Living history: Brunswick church part of the town fabric for 300 years

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BRUNSWICK — In the 300 years since it was founded, First Parish Church has been in three places.

Yet the church’s history has always been central to the town, the founding of which in 1739 wouldn’t have been possible without the existence of the church.

“The church is not a building. The church is a group of people,” First Parish historian Elizabeth Newman said last week.

On Aug. 26, the institution will officially enter its fourth century of existence – a gateway that Newman said will usher in a continuing spiritual and civic commitment to Brunswick.

“It’s a wonderful community of like-minded people,” she said last week of the present-day congregation.

“It certainly builds around the fact that we’re Christians,” she said, but also noted the ways in which the institution contributed to the social, historical, civic – even municipal – terrain of Brunswick’s history.

In fact, the church was formed in 1717 to make the town possible, Newman explained: back then, towns could not be legally established without a church and a school.

Brunswick was incorporated 22 years after the church’s first service, which took place on the banks of the Androscoggin River before a congregation of colonial settlers.

“This was outdoors. There were probably hardly any buildings at that time. It was an unsettled area,” Newman said, noting also the presence of native populations who resisted the settlers’ attempts to claim the area.

Eventually, they found a brick-and-mortar location on upper Maine Street, identifiable by a cemetery that still exists opposite the intersection with Pleasant Hill Road.

If it looked more like a meeting house than a church, Newman said, it’s because it effectively was: the church served a dual function as Town Hall, and was even said to have been used as an armory during the Revolutionary War.

In 1787, it was where residents of the town voted to ratify the U.S. Constitution.

“You’ll be happy to know that the vote was in favor, 35-7,” Newman said.

Around the turn of the 19th century, another town institution came along: Bowdoin College, which asked First Parish to move close to the college campus at the top of Maine Street.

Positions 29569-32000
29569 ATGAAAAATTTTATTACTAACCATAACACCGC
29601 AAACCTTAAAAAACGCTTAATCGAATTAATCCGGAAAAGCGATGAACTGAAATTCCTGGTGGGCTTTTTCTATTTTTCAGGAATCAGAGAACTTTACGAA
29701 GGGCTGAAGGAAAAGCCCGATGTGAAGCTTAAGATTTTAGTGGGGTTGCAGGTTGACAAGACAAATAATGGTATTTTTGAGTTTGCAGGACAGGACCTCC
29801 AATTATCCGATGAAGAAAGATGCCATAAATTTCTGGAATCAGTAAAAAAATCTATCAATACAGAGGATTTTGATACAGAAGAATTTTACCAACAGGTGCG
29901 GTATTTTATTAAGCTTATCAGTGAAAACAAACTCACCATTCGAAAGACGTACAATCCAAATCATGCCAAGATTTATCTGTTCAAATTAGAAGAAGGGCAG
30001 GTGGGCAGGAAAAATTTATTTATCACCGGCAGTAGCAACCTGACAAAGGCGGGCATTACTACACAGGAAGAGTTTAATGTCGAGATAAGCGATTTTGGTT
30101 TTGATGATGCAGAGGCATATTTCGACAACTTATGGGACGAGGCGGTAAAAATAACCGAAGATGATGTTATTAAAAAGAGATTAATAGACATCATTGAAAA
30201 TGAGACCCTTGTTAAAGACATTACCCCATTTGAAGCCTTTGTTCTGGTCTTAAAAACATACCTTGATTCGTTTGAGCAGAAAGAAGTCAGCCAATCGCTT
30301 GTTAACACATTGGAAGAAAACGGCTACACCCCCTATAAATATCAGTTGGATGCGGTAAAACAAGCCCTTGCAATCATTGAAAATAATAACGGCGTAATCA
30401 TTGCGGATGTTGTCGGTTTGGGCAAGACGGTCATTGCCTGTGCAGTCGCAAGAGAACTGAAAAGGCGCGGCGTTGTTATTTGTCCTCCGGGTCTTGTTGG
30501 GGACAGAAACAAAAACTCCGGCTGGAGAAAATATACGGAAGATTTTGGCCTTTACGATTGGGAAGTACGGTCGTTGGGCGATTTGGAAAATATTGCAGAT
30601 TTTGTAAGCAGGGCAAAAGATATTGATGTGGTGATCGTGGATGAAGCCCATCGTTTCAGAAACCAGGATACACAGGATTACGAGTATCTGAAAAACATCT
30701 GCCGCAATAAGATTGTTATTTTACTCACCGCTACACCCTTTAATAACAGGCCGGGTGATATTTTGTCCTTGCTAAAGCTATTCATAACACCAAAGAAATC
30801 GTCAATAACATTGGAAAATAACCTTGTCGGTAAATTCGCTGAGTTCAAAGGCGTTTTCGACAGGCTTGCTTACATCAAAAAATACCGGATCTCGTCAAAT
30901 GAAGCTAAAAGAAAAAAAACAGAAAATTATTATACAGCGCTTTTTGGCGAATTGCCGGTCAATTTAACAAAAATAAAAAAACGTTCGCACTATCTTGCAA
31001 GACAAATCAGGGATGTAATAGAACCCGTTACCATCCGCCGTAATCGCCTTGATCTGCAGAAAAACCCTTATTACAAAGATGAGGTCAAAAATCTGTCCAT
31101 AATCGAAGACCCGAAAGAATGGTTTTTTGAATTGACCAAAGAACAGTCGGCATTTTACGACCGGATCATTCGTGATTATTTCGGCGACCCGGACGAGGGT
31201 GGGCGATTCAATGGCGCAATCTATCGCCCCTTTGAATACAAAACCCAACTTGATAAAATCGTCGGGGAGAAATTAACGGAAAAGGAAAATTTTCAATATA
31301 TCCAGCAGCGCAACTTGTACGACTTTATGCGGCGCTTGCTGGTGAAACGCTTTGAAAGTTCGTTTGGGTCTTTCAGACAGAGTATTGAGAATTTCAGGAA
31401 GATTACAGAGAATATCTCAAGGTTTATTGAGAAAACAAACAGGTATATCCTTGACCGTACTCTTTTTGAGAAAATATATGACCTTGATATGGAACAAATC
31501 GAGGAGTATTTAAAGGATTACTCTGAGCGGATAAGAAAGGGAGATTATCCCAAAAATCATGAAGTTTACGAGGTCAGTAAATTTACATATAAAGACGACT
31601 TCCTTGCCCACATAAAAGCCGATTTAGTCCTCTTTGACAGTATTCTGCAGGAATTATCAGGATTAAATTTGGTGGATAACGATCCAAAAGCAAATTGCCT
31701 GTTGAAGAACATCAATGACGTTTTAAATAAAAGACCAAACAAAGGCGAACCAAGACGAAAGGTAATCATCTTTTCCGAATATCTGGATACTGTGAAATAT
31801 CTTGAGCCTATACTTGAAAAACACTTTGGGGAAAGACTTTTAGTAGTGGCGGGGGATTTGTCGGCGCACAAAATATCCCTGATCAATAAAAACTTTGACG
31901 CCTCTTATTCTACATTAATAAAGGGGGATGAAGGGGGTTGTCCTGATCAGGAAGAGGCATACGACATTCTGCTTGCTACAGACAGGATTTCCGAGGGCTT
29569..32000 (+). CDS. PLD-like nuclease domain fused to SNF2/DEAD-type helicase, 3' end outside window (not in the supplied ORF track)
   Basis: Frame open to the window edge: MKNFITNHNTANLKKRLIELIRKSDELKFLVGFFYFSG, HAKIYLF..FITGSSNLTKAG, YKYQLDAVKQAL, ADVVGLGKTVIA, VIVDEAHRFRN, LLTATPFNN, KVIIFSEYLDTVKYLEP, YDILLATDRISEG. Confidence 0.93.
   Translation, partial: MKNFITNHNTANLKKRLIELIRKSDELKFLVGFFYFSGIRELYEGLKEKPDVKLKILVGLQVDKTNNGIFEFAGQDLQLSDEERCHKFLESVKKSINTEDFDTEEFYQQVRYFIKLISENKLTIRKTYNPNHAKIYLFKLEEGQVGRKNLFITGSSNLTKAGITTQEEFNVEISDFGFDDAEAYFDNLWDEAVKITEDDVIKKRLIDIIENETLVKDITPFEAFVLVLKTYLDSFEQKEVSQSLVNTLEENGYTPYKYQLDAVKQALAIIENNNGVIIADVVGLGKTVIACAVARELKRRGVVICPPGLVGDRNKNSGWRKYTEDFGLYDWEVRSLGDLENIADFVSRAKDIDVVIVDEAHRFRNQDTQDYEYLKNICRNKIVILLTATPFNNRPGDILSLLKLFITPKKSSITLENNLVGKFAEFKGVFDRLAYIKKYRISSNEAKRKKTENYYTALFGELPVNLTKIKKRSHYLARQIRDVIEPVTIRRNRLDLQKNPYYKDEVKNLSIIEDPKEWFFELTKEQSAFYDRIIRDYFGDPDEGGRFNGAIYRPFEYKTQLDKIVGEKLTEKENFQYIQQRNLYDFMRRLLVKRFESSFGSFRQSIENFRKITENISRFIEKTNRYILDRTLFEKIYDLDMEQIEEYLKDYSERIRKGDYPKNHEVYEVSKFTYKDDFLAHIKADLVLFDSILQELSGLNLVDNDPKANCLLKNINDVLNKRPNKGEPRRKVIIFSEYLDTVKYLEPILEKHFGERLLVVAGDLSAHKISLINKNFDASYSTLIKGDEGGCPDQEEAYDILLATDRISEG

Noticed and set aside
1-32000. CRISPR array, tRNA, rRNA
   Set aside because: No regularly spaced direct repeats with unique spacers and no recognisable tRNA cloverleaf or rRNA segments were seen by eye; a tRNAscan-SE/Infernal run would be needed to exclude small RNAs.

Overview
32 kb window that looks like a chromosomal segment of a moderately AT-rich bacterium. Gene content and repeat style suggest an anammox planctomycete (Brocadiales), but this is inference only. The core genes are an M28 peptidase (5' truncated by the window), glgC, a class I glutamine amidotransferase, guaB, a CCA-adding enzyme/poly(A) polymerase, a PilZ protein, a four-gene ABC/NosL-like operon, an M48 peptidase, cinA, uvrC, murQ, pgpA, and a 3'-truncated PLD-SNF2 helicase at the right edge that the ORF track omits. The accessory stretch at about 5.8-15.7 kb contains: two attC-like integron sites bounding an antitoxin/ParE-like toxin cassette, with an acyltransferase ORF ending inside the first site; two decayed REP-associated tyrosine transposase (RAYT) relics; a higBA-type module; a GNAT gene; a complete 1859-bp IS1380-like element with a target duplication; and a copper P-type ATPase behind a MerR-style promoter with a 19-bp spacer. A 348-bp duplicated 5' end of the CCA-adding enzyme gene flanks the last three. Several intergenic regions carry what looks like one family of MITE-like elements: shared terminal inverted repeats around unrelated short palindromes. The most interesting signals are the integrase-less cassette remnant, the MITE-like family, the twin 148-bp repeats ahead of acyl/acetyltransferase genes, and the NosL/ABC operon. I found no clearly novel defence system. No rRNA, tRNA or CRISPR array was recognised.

It did, into a non-assuming building that was eventually rebuilt as its existing neo-Gothic structure – a building so striking that visitors often think it’s a museum, Newman said.

“I’ve had a couple of people say to me, is this really a church? Do people really come here?” she recalled. “Because it looks like a monument, sitting in this rotary of traffic.”

That might also be because of the church’s history of welcoming famous parishioners and guests.

Many of those were Bowdoin students, who, at the time, were mandated by the college to attend services. They included the 14th president of the United States, Franklin Pierce; literary giants Nathaniel Hawthorne and Henry Wadsworth Longfellow, and the local Civil War hero, Col. Joshua Chamberlain.

Then there was the wife of a Bowdoin professor, Harriet Beecher Stowe, who, it is said, had the vision that inspired her history-making book “Uncle Tom’s Cabin” while attending First Parish Church.

The event is marked with a plaque in the church pew where she sat. From there, one can look up at the altar where other famed speakers have since addressed the congregation: the Rev. Dr. Martin Luther King Jr., Eleanor Roosevelt, and comedian-turned-civil rights activist Dick Gregory.

Today, First Parish Church has a congregation of 700 people, with about 300 who regularly attend.

Although no longer tethered to the town’s municipal functions, Newman said the function of the church has grown.

The institution and its congregants have helped establish social services and resources in the area: Oasis Health Services, Tedford Housing, the Midcoast Hunger Prevention Program, and the local chapter of Habitat for Humanity.

“It’s founded on religion, and people at First Parish are Christian; they do believe in Jesus Christ, and they do believe they want to do the work that Jesus did, which is helping people – taking care of the needy,” Newman said. “I think we try to move with the times. We’re very much engaged in the present day and moving into our fourth century.”

Callie Ferguson can be reached a 781-3661, ext. 100, or cferguson@theforecaster.net. Follow Callie on Twitter: @calliecferguson.

First Parish Church in Brunswick will enter its fourth century on Aug. 26.

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Reporting on municipal, school, and community news in Brunswick and Harpswell. Bowdoin graduate, Wild Oats sandwich-eater. Callie can be reached at 207-781-3661 ext. 100, or cferguson@theforecaster.net.
  • Leslie Manning

    Congratulations, First Parish. May the work continue!